Before becoming seriously interested and to some extent involved in racing, your columnist’s earliest recollection of being anywhere physically close to horses was around the time of my birthday many moons ago, watching a few races in Naas from the front seat of the car, now read on…
The main reason for being there was that my sister was friendly with Pauline O’Connor – daughter of Nicky – who for so long was an integral part of the Dreaper team at Greenogue. Around that time, Jim Dreaper had a talented but very injury prone horse called Carvill’s Hill on his books. Despite his propensity to pick up knocks, he was a useful sort, was among the first winning bets put on for me and eventually ended up racing in England.
Anyway, it was probably around that time that I first heard of Arkle as well. Though blissfully unaware of the legendary aura that surrounded the horse. Or the scale of what he had achieved at that time. Those gaps were only properly filled in more recently. Firstly when my interest in racing was ratcheted up around a decade or so ago.
More so, however, when I was lucky enough to get to know and befriend Lynsey Dreaper. Three years have passed she the initial email arrived outlining what was then a dream to, as it were, bring Arkle home. By way of having a statue of the animal affectionately known as ‘Himself’ in situ in Ashbourne. So close where Tom Dreaper engineered an era of brilliance. Not only with Arkle, of course, from there did other storied names like Fortria, Flying Bolt, Prince Regent, Fort Leney and Brown Lad ply their trade.
Naturally, when the opportunity to get behind such a brilliant idea arose, it was jumped at. Though my contribution was of the miniscule variety in comparison to that of those on the committee who worked tirelessly to ensure a dream became reality on Easter Saturday last, it’s still an incredible feeling to be part of history being created. And one to be forever cherished.
Those feelings were at their most fervent as Emma McDermott’s magnificent sculpture of ‘Himself’ and regular jockey Pat Taaffe was unveiled by Jim Dreaper and Tom Taaffe – son of the late Pat. Who or whatever it is that controls the weather obviously also knew the importance of the day and those it centred on as Arkle came home to blazing sunshine!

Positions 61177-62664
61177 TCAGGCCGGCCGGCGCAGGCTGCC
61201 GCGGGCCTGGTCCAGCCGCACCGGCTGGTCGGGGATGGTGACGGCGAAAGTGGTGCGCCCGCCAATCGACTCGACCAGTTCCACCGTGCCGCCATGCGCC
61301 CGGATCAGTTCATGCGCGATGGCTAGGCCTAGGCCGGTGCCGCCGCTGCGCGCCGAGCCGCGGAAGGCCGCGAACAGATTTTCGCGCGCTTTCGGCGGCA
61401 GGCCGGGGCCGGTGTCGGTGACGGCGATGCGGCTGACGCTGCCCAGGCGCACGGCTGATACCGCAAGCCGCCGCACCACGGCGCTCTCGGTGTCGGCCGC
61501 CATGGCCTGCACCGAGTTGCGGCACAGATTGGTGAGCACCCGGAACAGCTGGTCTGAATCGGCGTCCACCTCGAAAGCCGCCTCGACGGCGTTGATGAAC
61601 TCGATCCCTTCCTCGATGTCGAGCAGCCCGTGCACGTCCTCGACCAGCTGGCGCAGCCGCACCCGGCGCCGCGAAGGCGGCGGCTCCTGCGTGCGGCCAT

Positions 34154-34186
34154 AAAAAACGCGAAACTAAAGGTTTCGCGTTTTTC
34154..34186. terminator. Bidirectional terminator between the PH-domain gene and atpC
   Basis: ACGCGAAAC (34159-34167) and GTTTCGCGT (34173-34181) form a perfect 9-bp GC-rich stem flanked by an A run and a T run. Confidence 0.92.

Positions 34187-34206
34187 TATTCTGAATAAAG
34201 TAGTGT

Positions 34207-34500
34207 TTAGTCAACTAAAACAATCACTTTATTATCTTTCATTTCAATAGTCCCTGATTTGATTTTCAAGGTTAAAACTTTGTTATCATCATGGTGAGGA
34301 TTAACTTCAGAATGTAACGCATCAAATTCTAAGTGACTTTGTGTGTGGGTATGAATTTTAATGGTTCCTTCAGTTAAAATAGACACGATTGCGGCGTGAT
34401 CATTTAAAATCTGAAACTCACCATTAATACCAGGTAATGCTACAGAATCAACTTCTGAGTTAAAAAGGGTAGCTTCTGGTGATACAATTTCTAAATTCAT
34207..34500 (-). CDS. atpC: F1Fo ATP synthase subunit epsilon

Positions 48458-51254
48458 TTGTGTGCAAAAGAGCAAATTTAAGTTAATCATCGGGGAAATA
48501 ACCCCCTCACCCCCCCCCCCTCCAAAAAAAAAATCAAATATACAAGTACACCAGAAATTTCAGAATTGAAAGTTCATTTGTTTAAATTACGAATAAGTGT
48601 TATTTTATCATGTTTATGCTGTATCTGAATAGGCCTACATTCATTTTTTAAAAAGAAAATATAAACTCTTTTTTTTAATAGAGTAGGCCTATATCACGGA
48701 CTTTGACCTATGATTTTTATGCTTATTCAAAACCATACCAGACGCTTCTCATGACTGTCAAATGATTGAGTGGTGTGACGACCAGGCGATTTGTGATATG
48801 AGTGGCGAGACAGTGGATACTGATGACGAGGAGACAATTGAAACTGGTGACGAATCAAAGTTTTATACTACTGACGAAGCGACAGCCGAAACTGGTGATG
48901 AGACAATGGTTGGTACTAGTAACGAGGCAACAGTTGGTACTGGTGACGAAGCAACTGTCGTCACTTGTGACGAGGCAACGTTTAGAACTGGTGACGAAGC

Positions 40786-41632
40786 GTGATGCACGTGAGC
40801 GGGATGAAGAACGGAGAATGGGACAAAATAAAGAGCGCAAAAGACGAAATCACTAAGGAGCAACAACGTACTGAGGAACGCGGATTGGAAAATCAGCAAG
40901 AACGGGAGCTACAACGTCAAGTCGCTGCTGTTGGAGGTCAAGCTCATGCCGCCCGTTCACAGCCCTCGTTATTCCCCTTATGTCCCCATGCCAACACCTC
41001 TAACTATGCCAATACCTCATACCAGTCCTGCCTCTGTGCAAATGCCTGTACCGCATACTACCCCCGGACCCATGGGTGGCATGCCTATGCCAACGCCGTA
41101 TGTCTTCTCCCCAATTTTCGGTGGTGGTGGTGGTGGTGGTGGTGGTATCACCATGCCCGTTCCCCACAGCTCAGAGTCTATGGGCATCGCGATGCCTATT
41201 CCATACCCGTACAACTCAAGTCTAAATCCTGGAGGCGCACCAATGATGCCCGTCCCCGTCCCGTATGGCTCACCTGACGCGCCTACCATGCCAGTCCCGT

Such occasions are bound to be tinged with emotion this corner has no problem admitting that welling up occurred on several occasions. Particularly when it appeared those removing the yellow and flag from the unique bronze work were themselves becoming a tad misty as well!
Also, mind you, when the commentary of Arkle’s 1964 Gold Cup triumph was played aloud. A lump took hold in the throat as well hearing the recollections of Jim and Tom and men like Johnny Lumley and Paddy Woods – who quite literally lived the Arkle dream.
In the aftermath of what was a moving, historic day, the point was made that the story of Arkle will be forever told. Something that was ensured by the presence of so many young people. In particular Tom Taaffe’s sons, Pat and Alex, and Sean Yourell, grandson of Nicky O’Connor.
As with anything however, it was great to be able to make some sort of local connection. And what a special connection it was when I learned in the week leading up to the unveiling that Arkle was in fact foaled at Ballymacoll Stud by the late Danny Daly. Mr Daly enjoyed considerable success as an owner courtesy of Cockney Lad, which was trained by Noel Meade.
How fitting it was then, to see Pivot Bridge – owned by Danny’s son, Dan – visit the winner’s enclosure on Easter Sunday. That was only one of a number of local success stories at what was a wonderful – if sadly shortened – Easter Festival at Fairyhouse. Highlighted by Barry Geraghty steering Rebel Fitz to a somewhat fortuitous win in the Powers Gold Cup and Meade’s Road To Riches returning to form and showing some of the class it was always felt he had after a brilliant front running ride by Paul Carberry.
In truth, though, it was Arkle and Barry who did most to make it an unforgettable weekend for the locals. For, on Easter Monday, one of the greatest voids in the Irish racing story was filled when Drumree jockey Geraghty attained his first success in the Irish Grand National thanks to an inspired ride aboard the Jonjo O’Neill trained Shutthefrontdoor.
Other locals to taste success over the Easter period were Tony Martin who sent out The Plan Man to win in Cork on Easter Sunday while Gordon Elliott’s Free Expression was an impressive winner of the Point to Point bumper in Fairyhouse.
Of course, the conclusion of the Fairyhouse Easter meeting means the National Hunt season is nearing an end, the extravaganza in Punchestown isn’t a bad way to go out!